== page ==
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Viruses hitch a ride to greater infectivity in insects

Date:
April 14, 2016
Source:
Asociación RUVID
Summary:
Evidence has been found of a previously unknown interaction between viruses. Scientists have discovered evidence of one virus parasitising another, improving its ability to enter, survive and multiply in a host. Specifically, the iflavirus hitch-hikes on the back of the baculovirus, a virus used since the 1940s as the basis for biological pesticides in crop fields, meaning the work has potential implications in plague control and ecology.
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An international research team including scientists from Spain, Mexico and the Netherlands have found evidence of a previously unknown interaction between viruses.

Scientists have discovered evidence of one virus parasitising another, improving its infectivityor ability to enter, survive and multiply in a host. Specifically, the iflavirus hitch-hikes on the back of the baculovirus, a virus used since the 1940s as the basis for biological pesticides in crop fields, meaning the work has potential implications in plague control and ecology. Their study was published in PeerJ in March.

By hitching a ride, the iflavirus essentially 'upgrades' its viral transmission from vertical (from mother to embryo) to horizontal (peer to peer, often killing the host), while also remaining in an infectious state for longer, protected within the host virus' occlusion body.

But it is not all gain: while this interaction results in increased environmental persistence and transmission opportunities for the iflavirus, it has also been observed to reduce the pathogenicity of the baculovirus. Salvador Herrero, genetics professor at the Universitat de València (University of Valencia, UV) and the study coordinator, explains: "The efficiency of the baculovirus […] can be compromised by the presence of the parasite virus."

The prevalence of this interaction in nature is as yet unquantified, though many insects are known to become infected by baculoviruses, including many worms, and crop and woodland plagues.

Beginning of the research

The research began with the observation that, when an insect becomes infected with the baculovirus, it also shows high levels of infection with the iflavirus. Analysis of the initial baculovirus inoculum revealed that the parasitic iflavirus was also present. A series of experiments were then conducted to confirm this virus association. Using microscopy scientists were able to observe the presence of iflavirus-sized particles inside the baculovirus.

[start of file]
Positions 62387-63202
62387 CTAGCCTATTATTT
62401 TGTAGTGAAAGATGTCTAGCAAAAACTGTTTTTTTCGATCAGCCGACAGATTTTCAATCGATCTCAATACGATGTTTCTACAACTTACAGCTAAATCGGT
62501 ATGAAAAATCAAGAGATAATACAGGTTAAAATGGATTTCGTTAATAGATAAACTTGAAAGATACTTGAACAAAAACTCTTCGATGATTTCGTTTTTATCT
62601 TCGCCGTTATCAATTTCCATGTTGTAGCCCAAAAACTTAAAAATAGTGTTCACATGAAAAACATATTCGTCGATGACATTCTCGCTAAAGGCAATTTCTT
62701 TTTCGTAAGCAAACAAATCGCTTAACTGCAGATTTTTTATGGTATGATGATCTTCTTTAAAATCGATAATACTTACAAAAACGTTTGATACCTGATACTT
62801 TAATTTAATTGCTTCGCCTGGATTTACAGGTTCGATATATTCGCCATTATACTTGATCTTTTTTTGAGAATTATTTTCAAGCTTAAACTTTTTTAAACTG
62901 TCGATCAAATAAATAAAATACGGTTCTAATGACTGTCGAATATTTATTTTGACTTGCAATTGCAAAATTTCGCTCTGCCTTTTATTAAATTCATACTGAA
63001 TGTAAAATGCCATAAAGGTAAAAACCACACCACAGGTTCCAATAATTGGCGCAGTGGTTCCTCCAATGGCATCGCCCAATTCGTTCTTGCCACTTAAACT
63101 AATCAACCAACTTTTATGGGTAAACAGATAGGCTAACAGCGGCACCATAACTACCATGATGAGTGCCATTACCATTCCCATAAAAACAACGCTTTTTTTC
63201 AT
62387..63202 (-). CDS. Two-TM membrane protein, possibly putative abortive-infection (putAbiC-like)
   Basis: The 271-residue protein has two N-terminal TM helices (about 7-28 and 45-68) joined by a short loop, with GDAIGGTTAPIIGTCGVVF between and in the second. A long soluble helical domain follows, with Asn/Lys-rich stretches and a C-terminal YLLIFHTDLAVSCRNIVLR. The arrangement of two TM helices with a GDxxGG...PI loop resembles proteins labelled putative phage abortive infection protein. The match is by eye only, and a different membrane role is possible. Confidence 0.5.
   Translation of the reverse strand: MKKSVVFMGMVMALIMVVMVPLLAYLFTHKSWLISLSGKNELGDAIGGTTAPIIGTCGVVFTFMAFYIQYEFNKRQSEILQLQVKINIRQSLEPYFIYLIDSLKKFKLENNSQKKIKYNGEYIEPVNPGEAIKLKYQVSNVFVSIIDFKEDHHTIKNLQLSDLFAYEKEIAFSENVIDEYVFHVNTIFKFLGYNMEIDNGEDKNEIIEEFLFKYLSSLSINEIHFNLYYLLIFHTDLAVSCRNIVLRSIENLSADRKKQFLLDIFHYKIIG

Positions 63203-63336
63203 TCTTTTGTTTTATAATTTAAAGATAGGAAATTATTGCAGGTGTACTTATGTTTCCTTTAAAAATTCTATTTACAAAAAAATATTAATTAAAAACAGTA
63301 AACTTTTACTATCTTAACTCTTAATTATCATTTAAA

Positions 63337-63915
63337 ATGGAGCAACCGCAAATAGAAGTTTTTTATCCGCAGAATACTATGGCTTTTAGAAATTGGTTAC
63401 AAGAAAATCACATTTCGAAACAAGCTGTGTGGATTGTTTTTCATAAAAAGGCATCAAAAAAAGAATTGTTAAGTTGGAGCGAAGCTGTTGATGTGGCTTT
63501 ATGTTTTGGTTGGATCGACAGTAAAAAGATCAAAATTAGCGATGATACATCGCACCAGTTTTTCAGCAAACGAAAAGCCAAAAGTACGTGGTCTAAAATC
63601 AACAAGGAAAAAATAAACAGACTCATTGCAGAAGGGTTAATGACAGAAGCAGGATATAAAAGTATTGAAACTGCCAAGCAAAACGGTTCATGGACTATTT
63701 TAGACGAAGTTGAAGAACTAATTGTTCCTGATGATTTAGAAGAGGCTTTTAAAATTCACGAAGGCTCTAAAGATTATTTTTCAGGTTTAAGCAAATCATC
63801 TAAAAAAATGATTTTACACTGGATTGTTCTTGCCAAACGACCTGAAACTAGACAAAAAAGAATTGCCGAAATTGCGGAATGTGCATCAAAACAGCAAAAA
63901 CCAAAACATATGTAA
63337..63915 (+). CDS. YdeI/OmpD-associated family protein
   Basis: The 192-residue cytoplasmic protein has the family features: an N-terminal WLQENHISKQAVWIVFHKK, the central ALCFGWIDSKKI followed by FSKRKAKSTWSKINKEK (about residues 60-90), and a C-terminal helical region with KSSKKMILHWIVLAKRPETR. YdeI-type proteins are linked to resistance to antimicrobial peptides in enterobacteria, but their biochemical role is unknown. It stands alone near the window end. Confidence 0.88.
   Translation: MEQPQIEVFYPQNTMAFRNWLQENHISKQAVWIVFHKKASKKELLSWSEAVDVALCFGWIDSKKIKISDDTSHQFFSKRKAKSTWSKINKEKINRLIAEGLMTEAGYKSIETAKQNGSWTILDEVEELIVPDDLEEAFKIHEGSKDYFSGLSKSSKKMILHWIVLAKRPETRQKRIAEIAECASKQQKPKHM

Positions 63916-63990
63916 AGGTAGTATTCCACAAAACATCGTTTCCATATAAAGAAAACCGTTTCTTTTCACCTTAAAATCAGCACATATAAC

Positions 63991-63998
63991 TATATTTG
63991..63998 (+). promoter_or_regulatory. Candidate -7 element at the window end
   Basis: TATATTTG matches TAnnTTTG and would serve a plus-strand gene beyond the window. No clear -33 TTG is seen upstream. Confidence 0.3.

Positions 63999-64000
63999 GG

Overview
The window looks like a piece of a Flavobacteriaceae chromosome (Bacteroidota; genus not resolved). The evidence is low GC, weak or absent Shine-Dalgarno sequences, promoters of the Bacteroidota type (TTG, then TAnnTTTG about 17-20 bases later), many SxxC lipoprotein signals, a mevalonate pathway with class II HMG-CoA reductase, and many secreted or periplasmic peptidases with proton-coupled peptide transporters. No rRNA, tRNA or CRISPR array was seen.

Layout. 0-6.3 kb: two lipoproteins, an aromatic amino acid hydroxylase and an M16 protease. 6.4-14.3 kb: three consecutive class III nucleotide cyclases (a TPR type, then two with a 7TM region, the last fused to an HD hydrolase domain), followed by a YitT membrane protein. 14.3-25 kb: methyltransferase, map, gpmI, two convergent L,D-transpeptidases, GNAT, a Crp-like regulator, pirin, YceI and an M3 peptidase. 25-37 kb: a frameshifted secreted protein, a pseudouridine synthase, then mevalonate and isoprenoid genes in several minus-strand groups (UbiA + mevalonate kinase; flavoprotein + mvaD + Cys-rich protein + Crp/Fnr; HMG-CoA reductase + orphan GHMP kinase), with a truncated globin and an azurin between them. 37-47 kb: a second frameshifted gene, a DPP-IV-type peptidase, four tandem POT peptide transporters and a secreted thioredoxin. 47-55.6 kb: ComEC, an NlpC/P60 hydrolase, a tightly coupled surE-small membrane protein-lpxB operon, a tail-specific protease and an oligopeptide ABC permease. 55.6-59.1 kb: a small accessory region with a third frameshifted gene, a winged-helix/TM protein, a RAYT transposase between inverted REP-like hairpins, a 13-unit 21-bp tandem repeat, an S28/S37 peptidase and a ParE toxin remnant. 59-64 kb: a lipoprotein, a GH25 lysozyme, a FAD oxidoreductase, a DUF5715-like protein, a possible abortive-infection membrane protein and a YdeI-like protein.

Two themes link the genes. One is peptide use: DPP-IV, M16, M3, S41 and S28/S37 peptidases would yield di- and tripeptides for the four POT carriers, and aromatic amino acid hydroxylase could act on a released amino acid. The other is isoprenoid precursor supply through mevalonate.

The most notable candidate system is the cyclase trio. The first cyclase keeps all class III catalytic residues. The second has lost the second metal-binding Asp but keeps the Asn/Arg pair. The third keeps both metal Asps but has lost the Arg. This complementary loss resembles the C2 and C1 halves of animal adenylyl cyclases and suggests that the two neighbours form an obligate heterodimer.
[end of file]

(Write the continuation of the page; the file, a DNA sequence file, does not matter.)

The experiments revealed, among other things, that when the iflavirus is hitching a ride on the baculovirus, it is much more resistant to high temperatures and ultraviolet light (solar radiation), increasing its persistence and therefore opportunity to produce new infections in the field.

At the UV the research was carried out by scientists in the Biotechnological Plague Control group at its Interdisciplinary Research Structure in Biotechnology and Biomedicine (ERI-Biotecmed). Led by Salvador Herrero, work focuses on the study of the molecular mechanisms regulating the interactions between insects and their viral and bacterial pathogens with a view to improving their use in plague control.


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Materials provided by Asociación RUVID. Note: Content may be edited for style and length.


Journal Reference:

  1. Agata K. Jakubowska, Rosa Murillo, Arkaitz Carballo, Trevor Williams, Jan W.M. van Lent, Primitivo Caballero, Salvador Herrero. Iflavirus increases its infectivity and physical stability in association with baculovirus. PeerJ, 2016; 4: e1687 DOI: 10.7717/peerj.1687

Cite This Page:

Asociación RUVID. "Viruses hitch a ride to greater infectivity in insects." ScienceDaily. ScienceDaily, 14 April 2016. <www.sciencedaily.com/releases/2016/04/160414082126.htm>.
Asociación RUVID. (2016, April 14). Viruses hitch a ride to greater infectivity in insects. ScienceDaily. Retrieved May 25, 2017 from www.sciencedaily.com/releases/2016/04/160414082126.htm
Asociación RUVID. "Viruses hitch a ride to greater infectivity in insects." ScienceDaily. www.sciencedaily.com/releases/2016/04/160414082126.htm (accessed May 25, 2017).

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